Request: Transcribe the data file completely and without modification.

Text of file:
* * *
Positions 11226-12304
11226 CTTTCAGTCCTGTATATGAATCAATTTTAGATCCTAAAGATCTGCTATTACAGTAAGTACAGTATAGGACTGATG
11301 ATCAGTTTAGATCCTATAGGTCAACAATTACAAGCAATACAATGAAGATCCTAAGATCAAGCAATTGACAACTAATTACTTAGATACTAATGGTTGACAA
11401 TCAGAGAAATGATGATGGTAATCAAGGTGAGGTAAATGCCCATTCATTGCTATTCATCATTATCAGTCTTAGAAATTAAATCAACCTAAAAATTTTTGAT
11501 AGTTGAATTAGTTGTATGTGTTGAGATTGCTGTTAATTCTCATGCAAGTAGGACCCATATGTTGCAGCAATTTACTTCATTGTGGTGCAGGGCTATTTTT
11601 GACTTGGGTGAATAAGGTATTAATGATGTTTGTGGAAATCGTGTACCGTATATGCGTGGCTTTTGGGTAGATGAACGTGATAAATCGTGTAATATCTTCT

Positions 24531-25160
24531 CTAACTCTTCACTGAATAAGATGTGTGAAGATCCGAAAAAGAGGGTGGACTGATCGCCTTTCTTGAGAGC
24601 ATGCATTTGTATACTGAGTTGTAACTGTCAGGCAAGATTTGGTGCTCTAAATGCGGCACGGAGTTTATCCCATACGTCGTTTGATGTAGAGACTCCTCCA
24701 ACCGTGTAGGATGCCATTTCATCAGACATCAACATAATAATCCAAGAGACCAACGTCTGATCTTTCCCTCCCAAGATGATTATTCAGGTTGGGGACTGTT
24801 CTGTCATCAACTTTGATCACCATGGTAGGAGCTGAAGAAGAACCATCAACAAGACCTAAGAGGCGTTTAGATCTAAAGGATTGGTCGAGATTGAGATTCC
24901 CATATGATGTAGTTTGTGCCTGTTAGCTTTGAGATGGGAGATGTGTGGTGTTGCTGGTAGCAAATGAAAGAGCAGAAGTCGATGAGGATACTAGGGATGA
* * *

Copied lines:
Positions 11226-12304
11226 CTTTCAGTCCTGTATATGAATCAATTTTAGATCCTAAAGATCTGCTATTACAGTAAGTACAGTATAGGACTGATG
11301 ATCAGTTTAGATCCTATAGGTCAACAATTACAAGCAATACAATGAAGATCCTAAGATCAAGCAATTGACAACTAATTACTTAGATACTAATGGTTGACAA
11401 TCAGAGAAATGATGATGGTAATCAAGGTGAGGTAAATGCCCATTCATTGCTATTCATCATTATCAGTCTTAGAAATTAAATCAACCTAAAAATTTTTGAT
11501 AGTTGAATTAGTTGTATGTGTTGAGATTGCTGTTAATTCTCATGCAAGTAGGACCCATATGTTGCAGCAATTTACTTCATTGTGGTGCAGGGCTATTTTT
11601 GACTTGGGTGAATAAGGTATTAATGATGTTTGTGGAAATCGTGTACCGTATATGCGTGGCTTTTGGGTAGATGAACGTGATAAATCGTGTAATATCTTCT

Positions 24531-25160
24531 CTAACTCTTCACTGAATAAGATGTGTGAAGATCCGAAAAAGAGGGTGGACTGATCGCCTTTCTTGAGAGC
24601 ATGCATTTGTATACTGAGTTGTAACTGTCAGGCAAGATTTGGTGCTCTAAATGCGGCACGGAGTTTATCCCATACGTCGTTTGATGTAGAGACTCCTCCA
24701 ACCGTGTAGGATGCCATTTCATCAGACATCAACATAATAATCCAAGAGACCAACGTCTGATCTTTCCCTCCCAAGATGATTATTCAGGTTGGGGACTGTT
24801 CTGTCATCAACTTTGATCACCATGGTAGGAGCTGAAGAAGAACCATCAACAAGACCTAAGAGGCGTTTAGATCTAAAGGATTGGTCGAGATTGAGATTCC
24901 CATATGATGTAGTTTGTGCCTGTTAGCTTTGAGATGGGAGATGTGTGGTGTTGCTGGTAGCAAATGAAAGAGCAGAAGTCGATGAGGATACTAGGGATGA